Gardening with Diarmuid Gavin: Autumn splendour
It's impossible not to fall in love with leaves at this time of the year, so follow my planting guide to get the best fall display
Published 04/10/2015 | 02:30
Leaves contain several pigments - chlorophyll, carotenoids and anthocyanins. The chlorophyll, which absorbs light and produces energy, is green and while in full production over the summer, masks all the other pigments in the leaves. When chlorophyll production ceases in autumn and the tree prepares for winter, the yellows and oranges of the carotenoids are now visible.
Warm days like we are experiencing coupled with some cold nights will increase sugar production and the development of the anthocyanins - pigments which are crimson, red and purple. So start planning trips to local parks, forests, arboreta and gardens to make sure you see the best of this year's display.
There are certain trees that one thinks of immediately at this time of year. American sweetgum (Liquidambar styraciflua) has maple-like leaves, but the central 'finger' is lengthened, giving the leaf a much more elegant shape. The colour changes of this species - the deepest burgundy, scarlet red and a shimmering yellow - are particularly spectacular. Most striking is the fact that the tree tends to show its colours in blocks so the hues are that much richer.
The katsura tree (Cercidiphyllum japonicum) is an excellent garden tree with tiny heart-shaped leaves that are bronze when young, developing into a rich green in summer and which eventually glow in red and yellow in the autumn. As it is slow growing, it is worth investing in a mature tree at the outset.
Persian ironwood (Parrotia persica) is better for larger gardens to allow it to achieve its full size, but the cultivar Vanessa is suitable for smaller plots as it is more upright than spreading in habit. Its leaves have attractive serrated margins starting out in a red-to-purple shade and turning a deep yellow late in the season. Its bark appears in patches of delicate pinks and beiges, making this a gorgeous garden tree. It's also a slow grower so it would be good in most garden sizes.
Great value for money is snowy mespilus (Amelanchier lamarckii). A fragrant and fine creamy-white blossom in spring is followed by apple-green oval leaves in summer, which then develop luminous autumn colours. The bare stems are covered in shiny black berries to decorate the winter. It is stunning for borders, as hedging or as a smaller pruned shrub.
For the smaller garden, a relatively ordinary looking tree, sorbus Joseph Rock, can become a star attraction at this time of the year.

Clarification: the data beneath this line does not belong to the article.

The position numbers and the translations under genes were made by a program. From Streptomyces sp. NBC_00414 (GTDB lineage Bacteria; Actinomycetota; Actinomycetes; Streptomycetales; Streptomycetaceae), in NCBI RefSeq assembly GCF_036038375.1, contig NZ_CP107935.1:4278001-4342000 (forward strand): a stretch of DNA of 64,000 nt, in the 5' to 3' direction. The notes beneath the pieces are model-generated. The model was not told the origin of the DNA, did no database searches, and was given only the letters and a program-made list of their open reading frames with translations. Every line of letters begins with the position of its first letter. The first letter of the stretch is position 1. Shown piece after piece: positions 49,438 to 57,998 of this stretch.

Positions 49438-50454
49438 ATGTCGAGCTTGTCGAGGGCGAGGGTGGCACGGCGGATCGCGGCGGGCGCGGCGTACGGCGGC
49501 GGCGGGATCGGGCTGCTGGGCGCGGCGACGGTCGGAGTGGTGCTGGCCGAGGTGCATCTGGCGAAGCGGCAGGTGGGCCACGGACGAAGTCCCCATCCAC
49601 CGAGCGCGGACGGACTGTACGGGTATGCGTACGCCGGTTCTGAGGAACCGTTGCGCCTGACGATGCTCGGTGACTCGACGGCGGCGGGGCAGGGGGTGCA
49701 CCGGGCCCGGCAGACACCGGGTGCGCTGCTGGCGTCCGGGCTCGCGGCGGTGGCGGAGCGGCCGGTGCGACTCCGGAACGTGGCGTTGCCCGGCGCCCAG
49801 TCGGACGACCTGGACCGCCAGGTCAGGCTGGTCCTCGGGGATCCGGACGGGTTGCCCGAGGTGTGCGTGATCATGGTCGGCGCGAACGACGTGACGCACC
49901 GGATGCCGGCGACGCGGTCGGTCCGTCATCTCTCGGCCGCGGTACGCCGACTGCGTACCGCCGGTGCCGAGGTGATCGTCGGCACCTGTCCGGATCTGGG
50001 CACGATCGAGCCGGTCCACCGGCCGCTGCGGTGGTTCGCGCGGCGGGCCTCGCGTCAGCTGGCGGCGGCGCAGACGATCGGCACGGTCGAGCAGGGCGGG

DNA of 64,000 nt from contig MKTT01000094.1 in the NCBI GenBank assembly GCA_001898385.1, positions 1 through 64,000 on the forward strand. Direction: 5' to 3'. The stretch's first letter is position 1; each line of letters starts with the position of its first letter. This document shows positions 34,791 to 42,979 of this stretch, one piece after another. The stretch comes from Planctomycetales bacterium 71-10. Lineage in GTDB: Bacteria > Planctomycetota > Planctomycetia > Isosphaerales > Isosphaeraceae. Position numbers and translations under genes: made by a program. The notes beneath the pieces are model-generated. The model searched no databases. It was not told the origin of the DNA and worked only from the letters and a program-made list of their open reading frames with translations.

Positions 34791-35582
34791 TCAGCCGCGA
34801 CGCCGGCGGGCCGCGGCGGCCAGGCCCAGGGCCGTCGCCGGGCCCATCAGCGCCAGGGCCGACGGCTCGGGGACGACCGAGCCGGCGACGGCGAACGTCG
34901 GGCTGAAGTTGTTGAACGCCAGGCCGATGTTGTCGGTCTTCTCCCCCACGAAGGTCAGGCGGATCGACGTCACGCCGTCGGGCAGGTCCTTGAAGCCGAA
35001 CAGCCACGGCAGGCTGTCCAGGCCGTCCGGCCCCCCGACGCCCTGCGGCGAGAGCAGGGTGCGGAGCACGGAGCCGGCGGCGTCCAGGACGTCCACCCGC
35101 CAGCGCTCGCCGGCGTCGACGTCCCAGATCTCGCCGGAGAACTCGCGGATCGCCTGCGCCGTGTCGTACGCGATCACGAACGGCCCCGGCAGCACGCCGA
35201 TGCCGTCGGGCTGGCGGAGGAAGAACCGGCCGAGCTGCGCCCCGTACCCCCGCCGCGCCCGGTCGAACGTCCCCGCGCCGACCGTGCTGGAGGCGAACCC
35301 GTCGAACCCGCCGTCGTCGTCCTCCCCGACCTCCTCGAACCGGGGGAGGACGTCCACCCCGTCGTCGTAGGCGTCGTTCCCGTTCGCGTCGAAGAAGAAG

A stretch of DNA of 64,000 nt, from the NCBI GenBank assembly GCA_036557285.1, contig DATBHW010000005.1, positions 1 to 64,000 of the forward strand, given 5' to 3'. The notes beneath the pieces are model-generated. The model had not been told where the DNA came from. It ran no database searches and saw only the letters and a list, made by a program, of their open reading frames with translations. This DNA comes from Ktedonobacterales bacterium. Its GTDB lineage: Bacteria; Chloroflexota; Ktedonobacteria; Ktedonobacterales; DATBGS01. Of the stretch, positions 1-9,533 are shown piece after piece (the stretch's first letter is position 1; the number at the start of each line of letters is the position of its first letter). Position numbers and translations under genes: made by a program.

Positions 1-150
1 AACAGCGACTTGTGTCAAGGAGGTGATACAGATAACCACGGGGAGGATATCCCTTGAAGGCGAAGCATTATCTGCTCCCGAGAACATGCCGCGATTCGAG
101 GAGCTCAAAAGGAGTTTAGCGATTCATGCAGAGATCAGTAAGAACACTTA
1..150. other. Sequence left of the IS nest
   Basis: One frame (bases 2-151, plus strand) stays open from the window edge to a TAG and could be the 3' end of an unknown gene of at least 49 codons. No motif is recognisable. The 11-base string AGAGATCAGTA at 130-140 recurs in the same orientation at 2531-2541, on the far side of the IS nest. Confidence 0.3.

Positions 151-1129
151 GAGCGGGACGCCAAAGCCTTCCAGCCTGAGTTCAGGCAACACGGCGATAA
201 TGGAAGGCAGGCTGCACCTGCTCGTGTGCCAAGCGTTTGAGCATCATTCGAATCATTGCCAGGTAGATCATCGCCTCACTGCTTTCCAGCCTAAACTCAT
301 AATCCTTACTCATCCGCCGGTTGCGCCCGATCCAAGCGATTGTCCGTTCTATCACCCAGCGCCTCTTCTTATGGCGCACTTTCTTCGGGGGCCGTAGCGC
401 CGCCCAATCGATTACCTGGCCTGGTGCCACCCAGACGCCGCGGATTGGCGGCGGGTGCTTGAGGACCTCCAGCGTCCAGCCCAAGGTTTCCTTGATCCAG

Japanese maples are also perennially popular. I planted an Acer palmatum Osakazuki just a few years ago outside a bay window. It has a wonderful arched form which frames the view. And while it's pretty most of the year, now it's really heating up with its leaves turning shades of scarlet.
Shrubs are a wonderful way of introducing colour in autumn. The smoke tree (Cotinus coggyria 'Royal Purple') has deep maroon leaves on long slim stems which turn scarlet in autumn. Viburnum farreri has beautifully-shaped leaves that produce a bronze-to-purple colouration in autumn and then clusters of white flowers from November through to the following spring. Its cousin, viburnum opulus, is a real stunner with a rich yellow autumn colour and its clusters of shiny red berries. All these shrubs are available in most local nurseries and are fabulous for seasonal impact.
In autumn, individual plants, which for most of the year seem nondescript, suddenly burst forth as if burning. In my garden, the best example of this has been a much overlooked shrub, stag's horn sumach (Rhus typhina). Its strap-like leaves are screaming for attention as they turn various shades of orange, gold and yellow. This sometimes ordinary-looking plant suddenly has its time to shine.
The most common of climbing plants, Boston ivy (Parthenocisuss) can be seen adorning buildings and walls throughout the land, its brilliant tones forming mouth-watering displays. The spindle bush (Euonymus alatus) is a slightly exotic creature which acquires a coat of burning red at this time of the year.
Enjoying autumn colour is one of the last seasonal rewards of the gardener before we go into the colder, gloomier winter period. But remember, it's not just about your own garden - getting out into parks, appreciating the intense colours can be a magical experience.
'Leaf peeping', as it's called, is a tourism draw in parts of America and places like New Zealand. Indeed, on the weather channel in the US, great attention is paid to how the colours of autumnal trees are faring and what is looking good where. Isn't it magic to think that it all occurs because of little chemical changes in leaves?
This week in the garden:
Collect fallen leaves and add to the compost heap. Or just collect in bags and puncture a few holes to allow air in. Keep the lawn clear of leaves.
Along with dahlias, you need to lift gladioli corms and begonia tubers before the heavy frosts and place in a dry place. Clean off and store in trays.
Apply grease bands at the bottom of your fruit trees to prevent wingless moths from crawling up to lay their eggs.
In the veg garden, sow broad beans for an early crop next year. Spread a good layer of mulch or well-rotted manure on empty veg plots to re-nourish for next spring’s planting.